Ken Levine has quite a few ideas on this score, and TVWriter™ agrees with
all most of them. (Can you guess which one we aren’t quite onboard with?) What better time to run this than now, as the 2015 People’s Pilot gets underway?
What I Look For in a Spec Pilot
by Ken Levine
A few years ago, David Isaacs and I wrote a pilot for a major network. The development executive was new to the job. We turned in our first draft and heard he was very happy with it. Instead of going to the network for notes we would just do a conference call. The notes would be minimal. All the stuff that’s music to writers’ ears.
At the appointed time he got on the phone and was hugely complimentary. “It’s amazing how you guys introduced the premise and characters and set up the story and it all flowed, it never felt forced. We learned a lot about the characters along the way, and you got it all in in 46 pages.”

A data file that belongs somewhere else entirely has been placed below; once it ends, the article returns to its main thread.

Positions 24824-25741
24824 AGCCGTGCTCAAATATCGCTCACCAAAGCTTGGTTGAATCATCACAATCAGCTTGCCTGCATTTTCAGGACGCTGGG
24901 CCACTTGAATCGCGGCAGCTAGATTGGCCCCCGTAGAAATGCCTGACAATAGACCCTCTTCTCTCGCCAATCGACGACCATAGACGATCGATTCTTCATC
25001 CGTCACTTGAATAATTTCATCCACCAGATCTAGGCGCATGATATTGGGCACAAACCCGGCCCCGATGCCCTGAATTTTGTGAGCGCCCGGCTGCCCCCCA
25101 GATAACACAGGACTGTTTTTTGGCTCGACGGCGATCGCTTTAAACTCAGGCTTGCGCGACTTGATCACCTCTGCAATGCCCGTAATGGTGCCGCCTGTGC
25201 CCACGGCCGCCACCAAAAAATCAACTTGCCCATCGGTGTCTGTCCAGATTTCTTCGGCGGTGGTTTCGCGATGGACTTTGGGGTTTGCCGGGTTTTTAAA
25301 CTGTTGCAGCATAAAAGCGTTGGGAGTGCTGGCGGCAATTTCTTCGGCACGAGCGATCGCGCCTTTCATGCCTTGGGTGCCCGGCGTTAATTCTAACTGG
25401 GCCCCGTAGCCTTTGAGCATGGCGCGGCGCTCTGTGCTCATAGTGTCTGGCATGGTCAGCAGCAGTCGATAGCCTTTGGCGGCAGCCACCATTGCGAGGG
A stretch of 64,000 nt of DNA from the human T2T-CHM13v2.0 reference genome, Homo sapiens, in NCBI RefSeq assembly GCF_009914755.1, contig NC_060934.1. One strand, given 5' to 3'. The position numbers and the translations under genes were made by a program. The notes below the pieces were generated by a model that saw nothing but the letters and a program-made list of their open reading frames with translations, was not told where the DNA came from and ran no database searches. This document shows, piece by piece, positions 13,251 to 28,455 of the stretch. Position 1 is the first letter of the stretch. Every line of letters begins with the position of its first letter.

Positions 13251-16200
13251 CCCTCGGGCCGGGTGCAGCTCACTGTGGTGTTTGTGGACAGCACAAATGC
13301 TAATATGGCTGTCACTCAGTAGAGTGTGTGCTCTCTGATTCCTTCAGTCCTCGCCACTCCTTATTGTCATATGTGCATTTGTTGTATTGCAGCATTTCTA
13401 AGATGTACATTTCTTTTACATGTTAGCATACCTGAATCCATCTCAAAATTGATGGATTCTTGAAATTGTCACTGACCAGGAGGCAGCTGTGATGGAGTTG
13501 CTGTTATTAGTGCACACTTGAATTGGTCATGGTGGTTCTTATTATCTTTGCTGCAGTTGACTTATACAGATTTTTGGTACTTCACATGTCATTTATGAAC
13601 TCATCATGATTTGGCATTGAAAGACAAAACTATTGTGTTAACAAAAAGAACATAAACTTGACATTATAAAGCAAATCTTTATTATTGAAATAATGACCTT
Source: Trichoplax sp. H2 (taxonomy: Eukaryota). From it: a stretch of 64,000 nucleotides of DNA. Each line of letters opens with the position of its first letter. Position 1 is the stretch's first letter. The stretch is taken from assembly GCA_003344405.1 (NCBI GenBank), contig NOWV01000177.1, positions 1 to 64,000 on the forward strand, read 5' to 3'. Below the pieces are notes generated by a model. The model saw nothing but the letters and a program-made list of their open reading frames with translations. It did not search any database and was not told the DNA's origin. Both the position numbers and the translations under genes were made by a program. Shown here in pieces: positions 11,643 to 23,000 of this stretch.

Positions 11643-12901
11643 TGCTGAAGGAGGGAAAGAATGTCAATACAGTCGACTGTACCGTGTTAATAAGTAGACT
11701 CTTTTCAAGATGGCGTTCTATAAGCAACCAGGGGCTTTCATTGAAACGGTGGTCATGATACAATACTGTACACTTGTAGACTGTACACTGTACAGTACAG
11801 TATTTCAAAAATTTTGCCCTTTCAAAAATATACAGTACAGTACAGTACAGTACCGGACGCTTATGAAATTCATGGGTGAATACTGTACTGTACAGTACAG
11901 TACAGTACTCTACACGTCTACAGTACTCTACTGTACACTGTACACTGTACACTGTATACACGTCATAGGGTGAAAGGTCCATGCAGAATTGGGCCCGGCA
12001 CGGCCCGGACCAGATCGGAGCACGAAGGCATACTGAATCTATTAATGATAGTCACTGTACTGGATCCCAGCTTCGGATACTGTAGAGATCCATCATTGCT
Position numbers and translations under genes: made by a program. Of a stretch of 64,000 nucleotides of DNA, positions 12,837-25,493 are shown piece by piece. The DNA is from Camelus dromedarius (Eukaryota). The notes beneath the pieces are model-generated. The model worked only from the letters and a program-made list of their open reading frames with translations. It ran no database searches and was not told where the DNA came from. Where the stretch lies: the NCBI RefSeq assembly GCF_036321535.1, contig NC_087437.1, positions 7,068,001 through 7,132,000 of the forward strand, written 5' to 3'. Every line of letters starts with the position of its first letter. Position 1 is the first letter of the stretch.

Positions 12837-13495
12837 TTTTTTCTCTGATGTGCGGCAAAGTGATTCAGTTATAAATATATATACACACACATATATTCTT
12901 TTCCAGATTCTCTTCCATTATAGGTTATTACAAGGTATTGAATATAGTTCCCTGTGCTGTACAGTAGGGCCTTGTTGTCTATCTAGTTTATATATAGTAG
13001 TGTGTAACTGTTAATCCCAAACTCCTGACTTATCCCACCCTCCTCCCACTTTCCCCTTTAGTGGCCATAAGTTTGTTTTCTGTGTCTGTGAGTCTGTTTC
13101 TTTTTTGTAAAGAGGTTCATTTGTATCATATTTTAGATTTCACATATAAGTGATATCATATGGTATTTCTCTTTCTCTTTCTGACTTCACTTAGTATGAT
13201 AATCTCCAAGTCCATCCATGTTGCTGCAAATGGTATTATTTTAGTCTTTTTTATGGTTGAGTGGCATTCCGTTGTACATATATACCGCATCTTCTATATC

I know the appropriate answer would have been thank you and leave it at that. But for some reason I couldn’t do that. What I said instead was this:
“Thank you. That’s great to hear. But… that’s the job. We were just fulfilling the assignment. All of your pilots should come back like that. If not, you’re hiring the wrong writers.”
He laughed and said I was probably right.
The point is, there is a level of craft that should go into pilots. Setting up the premise, introducing the characters, seamlessly weaving in the exposition, setting the tone, being funny, letting the audience know the direction the show will go in – these are REQUIREMENTS.
The trick is to do all of that and have the jokes be better, the characters more original, and the story more inventive than the other well-crafted pilots. What sets one pilot script above the others should be inspiration not professionalism.